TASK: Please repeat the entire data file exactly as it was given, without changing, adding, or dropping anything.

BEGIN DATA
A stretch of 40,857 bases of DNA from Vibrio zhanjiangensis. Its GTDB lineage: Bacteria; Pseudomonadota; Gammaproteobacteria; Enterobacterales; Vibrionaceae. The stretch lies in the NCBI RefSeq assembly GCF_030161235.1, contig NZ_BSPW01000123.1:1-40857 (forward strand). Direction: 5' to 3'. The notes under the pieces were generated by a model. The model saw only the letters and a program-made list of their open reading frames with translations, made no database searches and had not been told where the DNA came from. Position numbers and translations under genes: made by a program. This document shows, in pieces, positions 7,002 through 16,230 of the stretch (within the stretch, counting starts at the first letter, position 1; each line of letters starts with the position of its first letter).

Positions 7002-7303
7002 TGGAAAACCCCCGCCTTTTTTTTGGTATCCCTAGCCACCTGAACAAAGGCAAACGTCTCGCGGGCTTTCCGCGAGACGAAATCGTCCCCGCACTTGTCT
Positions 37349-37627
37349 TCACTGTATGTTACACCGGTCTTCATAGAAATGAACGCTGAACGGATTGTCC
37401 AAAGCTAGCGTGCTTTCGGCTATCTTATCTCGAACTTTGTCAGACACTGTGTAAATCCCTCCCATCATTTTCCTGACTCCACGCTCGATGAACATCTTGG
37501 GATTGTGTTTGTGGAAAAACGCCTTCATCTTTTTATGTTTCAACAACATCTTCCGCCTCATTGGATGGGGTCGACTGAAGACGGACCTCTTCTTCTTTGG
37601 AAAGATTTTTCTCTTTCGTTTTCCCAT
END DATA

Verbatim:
A stretch of 40,857 bases of DNA from Vibrio zhanjiangensis. Its GTDB lineage: Bacteria; Pseudomonadota; Gammaproteobacteria; Enterobacterales; Vibrionaceae. The stretch lies in the NCBI RefSeq assembly GCF_030161235.1, contig NZ_BSPW01000123.1:1-40857 (forward strand). Direction: 5' to 3'. The notes under the pieces were generated by a model. The model saw only the letters and a program-made list of their open reading frames with translations, made no database searches and had not been told where the DNA came from. Position numbers and translations under genes: made by a program. This document shows, in pieces, positions 7,002 through 16,230 of the stretch (within the stretch, counting starts at the first letter, position 1; each line of letters starts with the position of its first letter).

Positions 7002-7303
7002 TGGAAAACCCCCGCCTTTTTTTTGGTATCCCTAGCCACCTGAACAAAGGCAAACGTCTCGCGGGCTTTCCGCGAGACGAAATCGTCCCCGCACTTGTCT
Positions 37349-37627
37349 TCACTGTATGTTACACCGGTCTTCATAGAAATGAACGCTGAACGGATTGTCC
37401 AAAGCTAGCGTGCTTTCGGCTATCTTATCTCGAACTTTGTCAGACACTGTGTAAATCCCTCCCATCATTTTCCTGACTCCACGCTCGATGAACATCTTGG
37501 GATTGTGTTTGTGGAAAAACGCCTTCATCTTTTTATGTTTCAACAACATCTTCCGCCTCATTGGATGGGGTCGACTGAAGACGGACCTCTTCTTCTTTGG
37601 AAAGATTTTTCTCTTTCGTTTTCCCAT